Scientists say super-Earths that could host extraterrestrial life discovered nearby

A set of super-Earths has been found orbiting one of our closest stars, scientists say.

Planets may be among the best opportunities to find life outside our solar system, say the researchers who discovered them.

The system orbits the star Gliese 887, the brightest red dwarf in the sky. That star is about 11 light years away.

Super-Earths like newly found planets have a higher mass than Earth but are much smaller than the ice giants of our solar system, Uranus and Neptune. They are a key objective in the search for life on other worlds.

Also, the newly found planets are close to the habitable zone, where it is not too hot or cold for water to exist in liquid form, and could be rocky planets.

The star was discovered using the HARPS spectrograph, based at the European Southern Observatory in Chile, by RedDots astronomers looking for planets around red dwarfs.

They were able to infer the planets around the star using a technique called “Doppler wobble,” which allows them to observe the small movements of the star caused by the gravitational pull of the planets around it.

They discovered that the star appeared to be orbited by planets that have orbits that would give them years of just 9.3 and 21.8 days on Earth. That suggests that the planets move very fast around their star, even faster than Mercury.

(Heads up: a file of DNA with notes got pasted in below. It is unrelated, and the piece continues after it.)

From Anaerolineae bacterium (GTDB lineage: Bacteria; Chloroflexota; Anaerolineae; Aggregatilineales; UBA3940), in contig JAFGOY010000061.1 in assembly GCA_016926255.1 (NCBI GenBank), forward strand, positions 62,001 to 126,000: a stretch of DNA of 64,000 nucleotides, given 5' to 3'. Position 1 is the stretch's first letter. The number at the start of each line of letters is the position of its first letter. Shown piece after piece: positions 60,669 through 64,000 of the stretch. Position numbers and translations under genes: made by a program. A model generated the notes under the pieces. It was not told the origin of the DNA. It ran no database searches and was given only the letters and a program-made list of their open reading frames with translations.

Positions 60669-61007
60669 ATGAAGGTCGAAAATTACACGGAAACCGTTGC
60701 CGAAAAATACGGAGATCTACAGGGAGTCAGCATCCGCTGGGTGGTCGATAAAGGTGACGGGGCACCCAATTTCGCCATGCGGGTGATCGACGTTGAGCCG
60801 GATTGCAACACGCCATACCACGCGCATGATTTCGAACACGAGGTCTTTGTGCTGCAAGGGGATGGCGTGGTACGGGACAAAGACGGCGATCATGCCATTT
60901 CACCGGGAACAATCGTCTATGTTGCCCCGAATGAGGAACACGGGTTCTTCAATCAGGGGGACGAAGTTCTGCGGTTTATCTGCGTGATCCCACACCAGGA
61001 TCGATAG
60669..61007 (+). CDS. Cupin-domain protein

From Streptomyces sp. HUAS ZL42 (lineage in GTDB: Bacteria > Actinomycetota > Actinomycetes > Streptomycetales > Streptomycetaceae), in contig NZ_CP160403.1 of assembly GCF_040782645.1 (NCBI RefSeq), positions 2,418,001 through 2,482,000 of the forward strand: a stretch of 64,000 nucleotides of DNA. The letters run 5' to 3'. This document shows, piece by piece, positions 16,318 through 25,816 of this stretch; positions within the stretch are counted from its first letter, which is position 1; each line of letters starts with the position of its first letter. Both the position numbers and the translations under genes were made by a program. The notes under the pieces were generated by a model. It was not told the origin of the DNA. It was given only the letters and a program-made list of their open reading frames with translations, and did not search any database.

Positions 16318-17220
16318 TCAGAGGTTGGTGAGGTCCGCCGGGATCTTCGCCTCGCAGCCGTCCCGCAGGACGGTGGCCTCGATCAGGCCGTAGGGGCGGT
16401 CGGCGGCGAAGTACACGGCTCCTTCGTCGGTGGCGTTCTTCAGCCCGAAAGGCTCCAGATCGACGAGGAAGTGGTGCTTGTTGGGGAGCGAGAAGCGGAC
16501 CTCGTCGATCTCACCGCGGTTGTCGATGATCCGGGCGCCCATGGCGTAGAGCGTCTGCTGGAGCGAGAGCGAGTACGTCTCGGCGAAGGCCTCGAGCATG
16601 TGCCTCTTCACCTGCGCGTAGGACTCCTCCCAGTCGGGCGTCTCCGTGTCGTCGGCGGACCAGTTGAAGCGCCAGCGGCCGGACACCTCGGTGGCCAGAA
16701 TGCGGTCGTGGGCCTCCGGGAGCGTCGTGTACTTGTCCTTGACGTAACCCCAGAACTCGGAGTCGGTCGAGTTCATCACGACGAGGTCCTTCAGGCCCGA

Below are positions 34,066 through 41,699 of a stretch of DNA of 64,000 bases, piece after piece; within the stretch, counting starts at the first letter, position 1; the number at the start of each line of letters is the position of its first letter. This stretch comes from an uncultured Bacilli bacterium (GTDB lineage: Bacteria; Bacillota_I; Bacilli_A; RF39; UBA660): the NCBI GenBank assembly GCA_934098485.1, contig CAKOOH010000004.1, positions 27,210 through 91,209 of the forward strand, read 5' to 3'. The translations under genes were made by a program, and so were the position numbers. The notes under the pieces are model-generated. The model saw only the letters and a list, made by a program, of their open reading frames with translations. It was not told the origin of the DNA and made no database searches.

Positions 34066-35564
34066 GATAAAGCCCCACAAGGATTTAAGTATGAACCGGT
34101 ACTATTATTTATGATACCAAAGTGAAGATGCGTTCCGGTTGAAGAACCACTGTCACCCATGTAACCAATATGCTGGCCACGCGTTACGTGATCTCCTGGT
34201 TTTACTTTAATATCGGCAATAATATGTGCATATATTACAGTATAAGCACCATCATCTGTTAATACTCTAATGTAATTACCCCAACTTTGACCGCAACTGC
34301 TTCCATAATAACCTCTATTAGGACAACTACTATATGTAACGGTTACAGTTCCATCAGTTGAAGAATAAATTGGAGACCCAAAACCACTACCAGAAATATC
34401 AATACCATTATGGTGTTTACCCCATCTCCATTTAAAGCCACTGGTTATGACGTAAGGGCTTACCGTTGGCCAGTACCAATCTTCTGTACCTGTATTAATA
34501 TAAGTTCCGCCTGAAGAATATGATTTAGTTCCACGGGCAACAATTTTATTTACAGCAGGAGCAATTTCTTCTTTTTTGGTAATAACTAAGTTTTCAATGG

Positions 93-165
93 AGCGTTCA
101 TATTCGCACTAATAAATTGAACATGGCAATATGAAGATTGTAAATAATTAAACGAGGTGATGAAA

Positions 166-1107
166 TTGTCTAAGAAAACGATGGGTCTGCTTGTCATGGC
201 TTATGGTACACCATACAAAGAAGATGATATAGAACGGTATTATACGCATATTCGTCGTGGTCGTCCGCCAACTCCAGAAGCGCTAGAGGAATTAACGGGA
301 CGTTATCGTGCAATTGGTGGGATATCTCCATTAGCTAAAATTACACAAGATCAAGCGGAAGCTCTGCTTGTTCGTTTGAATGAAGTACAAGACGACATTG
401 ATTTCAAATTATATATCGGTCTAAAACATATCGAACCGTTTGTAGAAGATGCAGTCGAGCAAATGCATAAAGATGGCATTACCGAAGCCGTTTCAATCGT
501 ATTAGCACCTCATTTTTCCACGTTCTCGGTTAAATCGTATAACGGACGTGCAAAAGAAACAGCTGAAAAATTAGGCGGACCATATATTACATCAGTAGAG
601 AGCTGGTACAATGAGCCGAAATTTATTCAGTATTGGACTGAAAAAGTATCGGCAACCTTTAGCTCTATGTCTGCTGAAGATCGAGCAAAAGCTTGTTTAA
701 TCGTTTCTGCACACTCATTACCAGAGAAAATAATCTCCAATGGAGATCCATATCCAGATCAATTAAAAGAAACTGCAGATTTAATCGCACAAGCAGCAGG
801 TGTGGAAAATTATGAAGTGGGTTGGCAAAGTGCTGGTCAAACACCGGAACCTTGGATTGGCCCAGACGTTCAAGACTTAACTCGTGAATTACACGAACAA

Gliese 887 is also dimmer and smaller than our Sun, meaning that planets could get much closer to the star while remaining potentially habitable.

Astronomers also discovered that the red dwarf is less active than our Sun. If it were as active as our star, Gliese 887 would probably blow up the atmospheres of the planets around it, but its relative calm means that the world could still have its atmospheres, an indication that they could support any life there.

Also, the brightness stays fairly constant over time. That means it should be easier to detect atmospheres in the system using technology like the James Webb Space Telescope, which has the ability to “smell” the composition of an atmosphere at a distance.

That has been touted as the successor to the Hubble Space Telescope, but has been subject to several delays. Astronomers hope to use it and other equipment to investigate the newly discovered worlds, looking at them from a relatively close distance.

“These planets will provide the best possibilities for more detailed studies, including searching for life outside our Solar System,” said Sandra Jeffers of the University of Göttingen and lead author of the study.

The new research is published in an article titled ‘A System of Multiple Super-Earth Planets Orbiting the Brightest Red Dwarf Star GJ887,’ in the journal Science today.